There’s an incredible variety of indie games available on the Switch – and the fact that they can be played either on the TV or in portable mode means that there’s room for all kinds of titles, big or small.
I wasn’t quite sure what to make of Masky when I first played it; truth be told, I’m not even sure what to make of it now that I’ve made my way through all of the stages and reached Max level. It’s difficult to even explain what Masky is; it’s a real oddity that sort of defies easy categorisation.
You control a masked character – as to who these characters you control on each stage are isn’t ever clear or particularly important – who’s a bit, well…unstable. Move too quickly either left or right on the fixed 2D plane that you’re on and you tip over, losing your mask and ending your run. Other figures appear on either side of you – successfully bump into one without falling and they get a mask too, but they also stick to you, which makes staying upright much harder.
Some even have red arrows above them, to show that when – or if – you ‘collect’ them, their mask will have an effect that’s likely to make your life more difficult until you touch another figure. These special masks can do insidious things like turn the stage upside down, make it sloped or even cause your balance meter to disappear. Sometimes, the effect isn’t so bad, such as having the lights turned on, giving you a rare moment of brightness in the usually dark stages.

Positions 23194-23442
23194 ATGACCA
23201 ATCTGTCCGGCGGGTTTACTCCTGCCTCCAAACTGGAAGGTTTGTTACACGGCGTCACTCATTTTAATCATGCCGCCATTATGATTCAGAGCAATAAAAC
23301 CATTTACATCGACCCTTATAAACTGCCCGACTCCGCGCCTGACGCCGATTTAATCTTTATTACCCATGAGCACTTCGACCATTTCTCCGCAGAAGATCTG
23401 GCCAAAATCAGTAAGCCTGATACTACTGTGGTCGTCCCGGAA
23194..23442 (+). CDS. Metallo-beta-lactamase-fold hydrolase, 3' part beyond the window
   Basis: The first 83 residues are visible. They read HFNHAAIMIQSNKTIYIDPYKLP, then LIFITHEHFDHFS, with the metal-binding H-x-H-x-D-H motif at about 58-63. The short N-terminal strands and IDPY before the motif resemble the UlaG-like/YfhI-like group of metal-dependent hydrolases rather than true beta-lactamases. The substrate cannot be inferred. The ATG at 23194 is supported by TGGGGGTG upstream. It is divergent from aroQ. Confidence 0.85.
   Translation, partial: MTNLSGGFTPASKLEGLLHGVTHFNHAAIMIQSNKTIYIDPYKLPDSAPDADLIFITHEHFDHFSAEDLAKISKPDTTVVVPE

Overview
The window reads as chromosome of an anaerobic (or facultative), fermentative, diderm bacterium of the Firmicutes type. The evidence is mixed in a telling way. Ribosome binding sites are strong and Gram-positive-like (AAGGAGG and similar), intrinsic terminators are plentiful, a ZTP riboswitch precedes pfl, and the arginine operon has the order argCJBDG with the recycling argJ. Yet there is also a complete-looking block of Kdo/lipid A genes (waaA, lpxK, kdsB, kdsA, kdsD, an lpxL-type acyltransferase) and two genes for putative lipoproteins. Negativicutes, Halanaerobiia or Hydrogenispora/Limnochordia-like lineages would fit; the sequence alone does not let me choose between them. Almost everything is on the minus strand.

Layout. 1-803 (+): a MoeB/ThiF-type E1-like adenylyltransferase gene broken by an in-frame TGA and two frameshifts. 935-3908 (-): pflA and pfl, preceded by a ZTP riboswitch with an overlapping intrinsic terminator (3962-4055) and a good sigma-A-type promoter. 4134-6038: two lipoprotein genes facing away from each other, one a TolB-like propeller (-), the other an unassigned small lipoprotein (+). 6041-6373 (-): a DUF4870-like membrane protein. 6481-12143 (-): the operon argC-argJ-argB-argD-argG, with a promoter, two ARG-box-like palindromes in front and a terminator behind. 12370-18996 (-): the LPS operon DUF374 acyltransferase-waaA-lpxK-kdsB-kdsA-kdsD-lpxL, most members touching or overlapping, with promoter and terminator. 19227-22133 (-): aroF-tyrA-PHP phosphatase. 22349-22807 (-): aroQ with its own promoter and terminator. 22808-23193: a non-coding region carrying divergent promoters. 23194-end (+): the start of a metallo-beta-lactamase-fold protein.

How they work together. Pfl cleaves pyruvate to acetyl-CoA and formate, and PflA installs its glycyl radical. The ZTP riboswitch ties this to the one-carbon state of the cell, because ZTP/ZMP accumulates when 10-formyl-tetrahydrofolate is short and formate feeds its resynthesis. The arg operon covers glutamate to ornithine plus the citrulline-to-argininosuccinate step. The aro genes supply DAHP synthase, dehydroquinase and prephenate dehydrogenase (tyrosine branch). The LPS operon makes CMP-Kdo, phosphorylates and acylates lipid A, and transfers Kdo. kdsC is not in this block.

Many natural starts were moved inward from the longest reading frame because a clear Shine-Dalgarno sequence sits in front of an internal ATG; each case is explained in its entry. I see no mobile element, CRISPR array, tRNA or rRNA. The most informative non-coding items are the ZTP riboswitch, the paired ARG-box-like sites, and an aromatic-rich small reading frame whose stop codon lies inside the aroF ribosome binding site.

Visually, Masky has a very distinctive and appealing look; it feels as if everything is in silhuouette, with coloured outlines distinguishing objects, figures and scenery – though masks themselves are very vibrant and colourful, making them really stand out. It’s very clear and there’s never any confusion about what’s going on from a gameplay perspective. Though you’re dropped in at the deep end with no tutorial, it’s not difficult to work out what’s going on and you’ll soon be collecting companions and masks in higher and higher numbers through the selection of stages that are on offer. Doors that appear in the stages give you a glimpse of new worlds that you haven’t unlocked yet and – despite the overall look and feel being very similar – there’s a nice variety in colours to go with the black backgrounds and the general world themes are nicely varied too.
The music initially threatens to become somewhat repetitive, but with a new tune per stage, as long as you aren’t stuck on one for too long this isn’t an issue.
Though it won’t take long to build up enough experience to power your way to Max level – and despite the singular focus on simply moving left and right to stay standing up – it’s a strangely addictive, oddly compelling little game (and there’s even local multiplayer too!). Masky feels completely different to just about everything I’ve played before – and how many games can you say that about these days?
Disclaimer: Forever Entertainment kindly provided me with a Masky code for review purposes.
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